Trump is continuing to add on to his increasing stack of lawsuits


Seth Wenig

E. Jean Carroll and her lawyer Robbie Kaplan leaving court after the verdict.

This story discusses sensitive and possibly triggering topics such as rape and sexual assault.

Former U.S. President Donald Trump has been involved in over 4000 legal cases from 1980 to 2016. 

The most recent of these cases was the E. Jean Carroll v. Donald Trump case. This started in June 2019 when journalist and author E. Jean Carroll published an article in the New York Magazine that Trump had sexually assaulted and raped her in 1995 in the dressing room of the Bergdorf Goodman Department Store. Trump denied the allegations, claiming he had never met her before, and in November 2019, Carroll sued him for defamation.

The trial began on April 25 in New York, and Trump never made an appearance in court. Trump can’t be prosecuted for the alleged rape because the statute of limitation has passed, but Carroll sued him for $5 million on the grounds of defamation and battery. His lawyer was Joe Tacopina, who has represented Trump in multiple cases.

Carroll claims that while in the dressing room, Trump manhandled her and then sexually assaulted and raped her. She said this hindered her ability to develop relationships, and she wanted to clear her name (NBC News). Trump presented no defense and stated that the trial was a “political attack.” 

Carroll’s lawyer, Robbie Kaplan, made the claim that Carroll told only the truth, and the fact that Trump didn’t bother to show up only further proved that. Kaplan noted that although Trump claimed that Carroll was not his ‘type’, he confused a photo of her for his ex-wife Maria Maples and only corrected himself once his lawyer pointed it out. Kaplan called Trump a “witness against himself” after he cited his repeated admissions and lies in his deposition in the case.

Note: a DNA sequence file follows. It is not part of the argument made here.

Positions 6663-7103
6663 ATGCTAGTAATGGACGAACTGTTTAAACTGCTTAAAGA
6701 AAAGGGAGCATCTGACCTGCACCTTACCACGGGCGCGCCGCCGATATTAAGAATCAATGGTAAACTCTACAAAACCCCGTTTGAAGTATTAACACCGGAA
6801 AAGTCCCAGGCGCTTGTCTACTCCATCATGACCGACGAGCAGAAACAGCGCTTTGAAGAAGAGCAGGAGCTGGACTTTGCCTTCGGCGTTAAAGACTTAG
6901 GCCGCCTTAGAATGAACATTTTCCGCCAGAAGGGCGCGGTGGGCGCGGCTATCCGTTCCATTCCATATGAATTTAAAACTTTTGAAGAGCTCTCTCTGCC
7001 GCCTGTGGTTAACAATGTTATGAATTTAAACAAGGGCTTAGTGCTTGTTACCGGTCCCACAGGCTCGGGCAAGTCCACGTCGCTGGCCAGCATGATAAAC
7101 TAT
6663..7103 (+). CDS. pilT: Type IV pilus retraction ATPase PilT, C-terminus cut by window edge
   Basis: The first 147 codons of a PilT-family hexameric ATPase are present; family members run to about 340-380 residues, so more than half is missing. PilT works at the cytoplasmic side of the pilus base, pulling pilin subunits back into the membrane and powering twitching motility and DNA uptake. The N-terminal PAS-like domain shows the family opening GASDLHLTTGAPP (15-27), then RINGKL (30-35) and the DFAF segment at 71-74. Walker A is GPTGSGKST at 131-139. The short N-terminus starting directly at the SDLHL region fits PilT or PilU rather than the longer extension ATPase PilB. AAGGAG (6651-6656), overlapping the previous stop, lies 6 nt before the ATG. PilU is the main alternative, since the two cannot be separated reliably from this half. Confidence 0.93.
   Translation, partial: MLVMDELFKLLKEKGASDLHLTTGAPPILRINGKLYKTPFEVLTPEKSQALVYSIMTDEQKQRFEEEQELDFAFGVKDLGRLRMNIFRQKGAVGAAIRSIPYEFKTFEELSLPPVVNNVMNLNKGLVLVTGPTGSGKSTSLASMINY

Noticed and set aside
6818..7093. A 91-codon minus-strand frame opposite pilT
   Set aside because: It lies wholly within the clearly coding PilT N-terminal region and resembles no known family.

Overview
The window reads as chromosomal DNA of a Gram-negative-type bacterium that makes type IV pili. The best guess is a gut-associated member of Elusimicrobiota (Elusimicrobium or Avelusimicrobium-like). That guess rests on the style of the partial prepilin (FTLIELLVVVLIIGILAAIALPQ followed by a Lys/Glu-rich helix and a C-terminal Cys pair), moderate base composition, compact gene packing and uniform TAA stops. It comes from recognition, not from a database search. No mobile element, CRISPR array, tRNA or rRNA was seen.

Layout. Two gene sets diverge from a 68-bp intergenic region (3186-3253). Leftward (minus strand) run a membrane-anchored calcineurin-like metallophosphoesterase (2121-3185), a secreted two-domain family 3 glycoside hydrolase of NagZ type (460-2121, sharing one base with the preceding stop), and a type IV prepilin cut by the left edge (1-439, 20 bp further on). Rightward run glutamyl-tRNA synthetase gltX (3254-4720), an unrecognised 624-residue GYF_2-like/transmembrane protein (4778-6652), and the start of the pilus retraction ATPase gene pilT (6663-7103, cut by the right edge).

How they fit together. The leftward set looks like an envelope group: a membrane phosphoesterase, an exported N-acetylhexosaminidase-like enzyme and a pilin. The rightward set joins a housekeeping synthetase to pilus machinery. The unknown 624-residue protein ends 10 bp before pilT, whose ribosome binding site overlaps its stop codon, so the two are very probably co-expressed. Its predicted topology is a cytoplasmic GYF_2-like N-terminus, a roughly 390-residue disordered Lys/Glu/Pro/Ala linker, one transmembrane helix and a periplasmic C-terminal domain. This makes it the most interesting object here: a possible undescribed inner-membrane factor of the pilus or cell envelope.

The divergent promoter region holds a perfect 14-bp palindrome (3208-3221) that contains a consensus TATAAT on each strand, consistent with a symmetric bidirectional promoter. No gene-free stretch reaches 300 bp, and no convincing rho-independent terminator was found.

Kaplan called Trump a “witness against himself” after he cited his repeated admissions and lies in his deposition in the case.

The evidence presented during the trial against Trump included testimonies from Lisa Birnbach and Carol Martin, who both claimed that Carroll had told them about the incident shortly after it occurred. A photograph of Trump and Carroll together in 1987 was also submitted as evidence, along with the testimonies of Natasha Stoynoff and Jessica Leeds—who had both previously accused Trump of sexual assault. Footage from the Trump Access Hollywood where he says, “When you’re a star, you can do anything you want [to women],” and he further backed up those remarks in the deposition he gave in the E. Jean Carroll case.

Dozens of women have accused Trump of sexual misconduct, but this is the first case to be tried in front of a jury. The jury, made up of six men and three women, found Trump liable for sexual abuse and defamation, and he is to pay $5 million. The jury, however, did not find that he raped her.

Tacopina says that they plan to appeal and claims that even if Trump had testified, the outcome would’ve been the same. Trump has called the verdict a “disgrace,” and Tacopina claims they were going to lose either way with a New York jury.

Will Trump be able to hold up against these charges in the presidential election in 2024? Or will voters see this as the last straw in his ever-increasing stack of lawsuits?